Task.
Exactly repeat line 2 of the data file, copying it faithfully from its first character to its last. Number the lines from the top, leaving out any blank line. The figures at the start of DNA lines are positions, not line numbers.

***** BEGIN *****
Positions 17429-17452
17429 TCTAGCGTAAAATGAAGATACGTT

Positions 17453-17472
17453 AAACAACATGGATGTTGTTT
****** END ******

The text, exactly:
17429 TCTAGCGTAAAATGAAGATACGTT